Use this URL to cite or link to this record in EThOS: https://ethos.bl.uk/OrderDetails.do?uin=uk.bl.ethos.797477
Title: An investigation of the value of reflective practice for the professional development of police officers
Author: Copley, Selina
ISNI:       0000 0004 8504 1791
Awarding Body: University of Huddersfield
Current Institution: University of Huddersfield
Date of Award: 2019
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Abstract:
This qualitative case study research explored the value of guided reflection for the professional development of police officers. Reflection is widely regarded as a central element of professional practice within many of the welfare professions (Wilson, 2013; Jacobs, 2016). Evidence of reflective practice has been a mandatory requirement of the Nursing Midwifery Council since 2016 (NMC, 2018). The nursing literature identifies the value of reflective practice for professional development and high-quality responsible practice (Welp, Johnson, Nguyen & Perry, 2018). There is further evidence of the benefits of clinical supervision for the promotion of reflective practice (Esterhuizen & Freshwater, 2008). Recent research identifies the role of clinical supervision for improved self-awareness and reducing work-based stress and burnout (White, 2016; Koivu, Saarinen & Hyrkas, 2012). There has been a more recent movement toward the professionalization of the police service. The most significant manifestations of this have been the introduction of the College of Policing (CoP) as a professional body, and the requirement for degree level entry from 2020. Whilst the CoP (2015) advocate the use of reflective practice, there are few studies which examine its value for professional practice within a policing context. In this qualitative research 'reflective timeout' as an equivalent process to clinical supervision was undertaken by five serving police officers over a six-month period. The aims of the research were to consider the feasibility of facilitating reflective practice through guided reflection and explore its value for professional development. Semi-structured interviews were undertaken by the participants and three of their line managers following the period of supervision. Three key themes were identified from the data. Firstly, participants demonstrated changes to their personal and professional identities associated with the development of reflective practices, this included the development of self-awareness and emotional intelligence as sub-themes. The second theme identified the value of reflective practice. Three sub-themes were identified which included (1) associated changes to professional identity in which participants came to adopt a reflective approach to professional practice and recognize its value for professional development (2) a recognition of the overall value of reflective practice for service-wide professional development and effective practice (3) structures which already exist within policing for the facilitation of reflection. The final theme identified the value of reflective practice and the reflective timeout sessions for the emotional well-being of policing staff in a highly demanding and often traumatic role. This research adds to the body of policing and reflective practice knowledge. Reflective timeout as an equivalent process to clinical supervision was a new idea which developed throughout the undertaking of this research and its implementation was unique. It recognized transitions in personal and professional identity associated ongoing reflective practice and its value for service delivery. This research may contribute to policy guidelines and practice by advocating a more widespread and formal adoption of reflective practice as the police service makes the transition to a culture of professionalism. There is potential for wider scale studies which would explore this, and its overall benefits for professional police practice, further.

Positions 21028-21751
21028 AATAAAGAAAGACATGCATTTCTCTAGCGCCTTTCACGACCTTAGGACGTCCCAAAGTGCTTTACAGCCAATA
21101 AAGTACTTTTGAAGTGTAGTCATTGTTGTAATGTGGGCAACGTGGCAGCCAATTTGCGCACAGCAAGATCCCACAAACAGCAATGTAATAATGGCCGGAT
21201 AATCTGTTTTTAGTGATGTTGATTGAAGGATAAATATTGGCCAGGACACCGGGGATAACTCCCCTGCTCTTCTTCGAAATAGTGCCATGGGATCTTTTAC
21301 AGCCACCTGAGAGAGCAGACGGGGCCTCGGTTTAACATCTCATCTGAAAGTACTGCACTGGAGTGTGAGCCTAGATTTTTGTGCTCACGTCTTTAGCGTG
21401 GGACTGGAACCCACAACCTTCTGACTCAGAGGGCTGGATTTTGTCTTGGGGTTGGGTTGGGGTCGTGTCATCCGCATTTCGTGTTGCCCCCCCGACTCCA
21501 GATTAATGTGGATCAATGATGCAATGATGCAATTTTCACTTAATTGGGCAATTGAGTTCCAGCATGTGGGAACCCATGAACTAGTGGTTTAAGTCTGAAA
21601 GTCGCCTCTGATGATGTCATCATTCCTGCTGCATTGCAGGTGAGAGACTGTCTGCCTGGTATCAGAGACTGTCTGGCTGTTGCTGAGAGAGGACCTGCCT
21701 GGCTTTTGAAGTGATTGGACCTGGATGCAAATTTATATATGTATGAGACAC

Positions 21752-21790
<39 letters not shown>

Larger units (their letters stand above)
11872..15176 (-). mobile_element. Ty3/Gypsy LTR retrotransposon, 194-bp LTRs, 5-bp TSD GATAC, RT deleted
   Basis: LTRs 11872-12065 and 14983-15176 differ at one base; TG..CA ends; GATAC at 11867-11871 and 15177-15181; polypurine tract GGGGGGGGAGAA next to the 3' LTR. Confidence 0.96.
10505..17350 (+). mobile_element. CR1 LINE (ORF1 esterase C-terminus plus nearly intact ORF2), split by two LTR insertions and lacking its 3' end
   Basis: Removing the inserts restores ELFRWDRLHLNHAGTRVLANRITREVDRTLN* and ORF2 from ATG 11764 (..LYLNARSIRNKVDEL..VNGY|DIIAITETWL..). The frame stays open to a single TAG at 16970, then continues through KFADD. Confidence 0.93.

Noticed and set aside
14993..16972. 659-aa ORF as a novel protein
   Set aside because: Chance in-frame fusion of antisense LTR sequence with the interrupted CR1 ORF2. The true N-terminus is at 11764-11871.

Supervisor: Ousey, Karen ; Chirema, Kathleen Dympna Sponsor: Not available
Qualification Name: Thesis (Ph.D.) Qualification Level: Doctoral
EThOS ID: uk.bl.ethos.797477  DOI: Not available
Keywords: H Social Sciences (General)
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